“Emotionally, I was a bit of a wreck the first few days…My parents were there and they're great. But it's just such a personal journey because it was a difficult decision for me to make. And physically it was really rough. I think I took about three or four days off of work. I bled a lot. I was super tired. I just remember sleeping a lot.
“Financially, it set me back. My boyfriend was able to cover half of the cost. But it [was] about $600 [at the time] to get an abortion here [in South Carolina]. And I live paycheck to paycheck. I was a chef, and I didn't really have a lot of savings…I didn't know of any resources other than where to get one done. I didn't know that there were these financial resources — grants and these counseling things. It was really hard.”
How an HIV diagnosis led to advocacy
“I was diagnosed HIV positive in 2020…When I got diagnosed, I was mortified about the sheer amount of people who told me not to tell anybody, who told me not to talk about it. And so I…started talking about it and that is what led me into coming out about my abortion. I felt that freedom. I really did not like the fact that we don't talk about these things. And so that was a huge turning point for me…And I was like, ‘you know what? I have this other story to tell.’ And I want to be there for those people who have gone through [an abortion].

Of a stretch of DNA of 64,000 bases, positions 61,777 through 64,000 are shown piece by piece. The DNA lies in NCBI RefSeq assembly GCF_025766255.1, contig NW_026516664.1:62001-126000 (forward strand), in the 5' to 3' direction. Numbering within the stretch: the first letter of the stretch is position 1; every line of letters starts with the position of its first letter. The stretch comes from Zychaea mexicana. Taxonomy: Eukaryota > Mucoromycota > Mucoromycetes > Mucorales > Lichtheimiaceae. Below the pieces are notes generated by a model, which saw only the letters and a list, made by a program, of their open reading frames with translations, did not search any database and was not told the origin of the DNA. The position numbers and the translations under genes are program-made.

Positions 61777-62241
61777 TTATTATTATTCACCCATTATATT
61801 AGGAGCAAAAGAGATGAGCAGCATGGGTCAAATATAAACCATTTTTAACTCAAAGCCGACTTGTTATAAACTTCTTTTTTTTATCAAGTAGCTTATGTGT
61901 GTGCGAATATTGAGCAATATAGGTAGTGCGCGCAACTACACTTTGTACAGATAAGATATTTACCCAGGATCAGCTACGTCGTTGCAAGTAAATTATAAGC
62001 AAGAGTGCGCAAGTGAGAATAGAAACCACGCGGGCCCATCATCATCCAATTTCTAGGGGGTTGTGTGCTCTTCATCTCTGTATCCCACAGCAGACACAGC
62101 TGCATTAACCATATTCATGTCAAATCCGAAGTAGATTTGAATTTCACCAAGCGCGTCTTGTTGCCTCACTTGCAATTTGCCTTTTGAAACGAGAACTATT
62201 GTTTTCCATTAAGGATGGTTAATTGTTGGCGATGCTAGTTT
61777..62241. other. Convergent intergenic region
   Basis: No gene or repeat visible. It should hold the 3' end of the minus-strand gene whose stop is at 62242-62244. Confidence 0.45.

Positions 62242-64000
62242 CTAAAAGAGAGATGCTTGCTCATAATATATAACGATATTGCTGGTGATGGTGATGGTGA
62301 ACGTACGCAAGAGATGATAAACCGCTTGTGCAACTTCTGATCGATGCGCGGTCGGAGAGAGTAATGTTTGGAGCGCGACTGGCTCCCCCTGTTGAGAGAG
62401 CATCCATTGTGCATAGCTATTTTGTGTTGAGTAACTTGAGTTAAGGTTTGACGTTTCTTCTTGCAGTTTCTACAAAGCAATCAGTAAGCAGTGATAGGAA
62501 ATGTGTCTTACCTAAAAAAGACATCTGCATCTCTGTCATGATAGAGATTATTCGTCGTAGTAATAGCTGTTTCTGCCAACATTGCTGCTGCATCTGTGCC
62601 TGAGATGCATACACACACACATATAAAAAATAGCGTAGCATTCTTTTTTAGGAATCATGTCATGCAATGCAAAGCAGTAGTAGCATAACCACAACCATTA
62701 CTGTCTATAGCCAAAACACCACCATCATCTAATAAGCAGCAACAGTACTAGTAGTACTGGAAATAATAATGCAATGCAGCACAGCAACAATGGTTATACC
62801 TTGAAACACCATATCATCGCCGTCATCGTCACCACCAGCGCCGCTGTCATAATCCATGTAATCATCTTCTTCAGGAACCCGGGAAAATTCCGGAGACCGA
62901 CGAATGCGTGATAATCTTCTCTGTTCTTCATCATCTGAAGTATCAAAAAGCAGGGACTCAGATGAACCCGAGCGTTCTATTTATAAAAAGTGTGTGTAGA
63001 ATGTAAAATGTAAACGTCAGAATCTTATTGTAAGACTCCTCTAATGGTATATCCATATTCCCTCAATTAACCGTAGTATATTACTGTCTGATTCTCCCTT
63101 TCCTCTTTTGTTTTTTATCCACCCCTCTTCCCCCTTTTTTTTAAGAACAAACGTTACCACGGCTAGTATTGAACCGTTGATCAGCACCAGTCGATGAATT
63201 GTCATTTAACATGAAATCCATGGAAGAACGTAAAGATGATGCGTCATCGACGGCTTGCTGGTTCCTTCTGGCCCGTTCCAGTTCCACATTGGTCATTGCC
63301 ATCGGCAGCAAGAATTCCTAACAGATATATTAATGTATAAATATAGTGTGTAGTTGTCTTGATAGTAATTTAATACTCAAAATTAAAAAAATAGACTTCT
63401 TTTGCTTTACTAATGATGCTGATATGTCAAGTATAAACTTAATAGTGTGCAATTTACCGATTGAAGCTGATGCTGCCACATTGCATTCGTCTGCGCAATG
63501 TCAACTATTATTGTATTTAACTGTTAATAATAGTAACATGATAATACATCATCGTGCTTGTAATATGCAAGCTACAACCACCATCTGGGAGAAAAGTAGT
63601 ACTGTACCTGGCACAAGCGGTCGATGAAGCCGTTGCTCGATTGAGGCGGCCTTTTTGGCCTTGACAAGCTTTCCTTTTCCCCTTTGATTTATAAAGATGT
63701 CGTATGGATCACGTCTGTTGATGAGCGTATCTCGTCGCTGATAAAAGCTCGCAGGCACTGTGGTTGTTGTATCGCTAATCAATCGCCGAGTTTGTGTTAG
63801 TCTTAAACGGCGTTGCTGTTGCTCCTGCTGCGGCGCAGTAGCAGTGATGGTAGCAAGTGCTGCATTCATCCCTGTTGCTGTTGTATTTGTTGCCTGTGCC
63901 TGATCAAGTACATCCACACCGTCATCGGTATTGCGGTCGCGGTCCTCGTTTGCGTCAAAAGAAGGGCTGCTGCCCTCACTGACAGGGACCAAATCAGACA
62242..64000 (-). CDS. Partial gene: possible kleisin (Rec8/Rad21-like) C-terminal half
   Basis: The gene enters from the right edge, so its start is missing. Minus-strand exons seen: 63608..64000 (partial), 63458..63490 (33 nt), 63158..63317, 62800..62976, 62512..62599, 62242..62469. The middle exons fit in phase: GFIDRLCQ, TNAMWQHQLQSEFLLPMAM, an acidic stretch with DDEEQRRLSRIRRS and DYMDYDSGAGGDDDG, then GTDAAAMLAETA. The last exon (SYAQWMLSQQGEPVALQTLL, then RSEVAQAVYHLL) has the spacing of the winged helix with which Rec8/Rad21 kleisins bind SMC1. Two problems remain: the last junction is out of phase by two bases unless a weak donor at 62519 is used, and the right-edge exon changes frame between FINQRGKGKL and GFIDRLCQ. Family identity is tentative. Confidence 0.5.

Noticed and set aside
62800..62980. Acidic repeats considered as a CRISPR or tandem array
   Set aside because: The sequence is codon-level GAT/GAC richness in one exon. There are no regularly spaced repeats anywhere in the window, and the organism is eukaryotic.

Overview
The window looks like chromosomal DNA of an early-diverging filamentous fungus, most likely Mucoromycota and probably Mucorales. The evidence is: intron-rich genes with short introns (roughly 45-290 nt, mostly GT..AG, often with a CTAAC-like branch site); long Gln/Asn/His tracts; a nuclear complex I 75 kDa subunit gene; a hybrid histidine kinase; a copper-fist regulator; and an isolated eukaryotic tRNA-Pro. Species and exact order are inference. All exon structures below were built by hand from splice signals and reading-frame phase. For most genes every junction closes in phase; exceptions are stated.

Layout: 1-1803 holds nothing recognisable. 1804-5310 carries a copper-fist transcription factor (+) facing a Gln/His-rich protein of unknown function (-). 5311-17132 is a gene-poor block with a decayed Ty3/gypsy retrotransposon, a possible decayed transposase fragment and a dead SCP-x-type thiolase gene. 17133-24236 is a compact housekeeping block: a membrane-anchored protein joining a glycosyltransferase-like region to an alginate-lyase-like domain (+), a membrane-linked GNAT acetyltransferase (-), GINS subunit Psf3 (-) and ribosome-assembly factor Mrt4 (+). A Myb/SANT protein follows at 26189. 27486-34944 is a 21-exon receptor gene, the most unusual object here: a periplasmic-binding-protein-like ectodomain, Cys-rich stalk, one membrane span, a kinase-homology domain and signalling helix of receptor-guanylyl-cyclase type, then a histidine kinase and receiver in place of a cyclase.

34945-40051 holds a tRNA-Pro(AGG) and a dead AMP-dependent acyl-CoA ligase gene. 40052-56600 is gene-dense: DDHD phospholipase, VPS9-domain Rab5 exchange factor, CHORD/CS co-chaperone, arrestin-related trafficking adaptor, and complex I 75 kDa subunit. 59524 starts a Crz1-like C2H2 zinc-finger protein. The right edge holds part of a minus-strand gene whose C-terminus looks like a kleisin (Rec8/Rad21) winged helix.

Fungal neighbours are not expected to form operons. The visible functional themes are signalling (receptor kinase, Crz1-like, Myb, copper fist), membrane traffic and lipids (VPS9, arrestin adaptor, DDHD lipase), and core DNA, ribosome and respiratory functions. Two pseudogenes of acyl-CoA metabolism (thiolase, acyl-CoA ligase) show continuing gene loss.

“Being able to be open and talk about it has helped me come to terms with that and realize that for me it was the right decision. It was a hard one, but it doesn’t have to be one that I regret.
“And so it helped me be more understanding and open to people who choose whether [or not] to have an abortion…It's nice to be able to comfort people, whether they think it's a hard choice or not. I think sometimes people who don't think it's a hard choice [feel that] they have to feel bad too…And it's like, you don't have to feel guilty about it being an easy decision. I think people need to hear that more often.
“I have a great support system — my mom, father, and boyfriend — and some people don't have that…It’s really nice to have a voice for people who don't, and I'll never let go of the opportunity of using my voice to speak out. And it did take a long time for me and that's okay. But the more I talk about it, the more it also liberates me and gives me a freedom to know that I made this choice and there's nothing wrong with that.
“I'm just tired of everyone feeling like [abortions] have to be hush, hush. It’s done and over with. We don’t talk about it. In reality, it's so much more common than we think. And I think the more we talk about it, the more things can get done, even just letting other people heal who've been through [an abortion]. It starts with that and then it goes into legislation.”
On the fall of a woman’s right to choose
“[It’s] scary because it's not just abortion access. It starts with that…I wish more people would look take away the abortion thing…and look into the bigger picture…It’s not just about the children or the fetuses. It's all reproductive aspects at this point.
“Everyone is entitled to their own belief and their own religion. If it’s something you’re against, I understand completely. But when it comes to restricting and banning [abortion] completely, you're only putting us at risk. It's not your choice and it's not your body, but if you start banning it, we're going to go back to people using unorthodox ways to complete abortions. Or risking jail time…I don't think it’s fair to choose something for someone else's body.”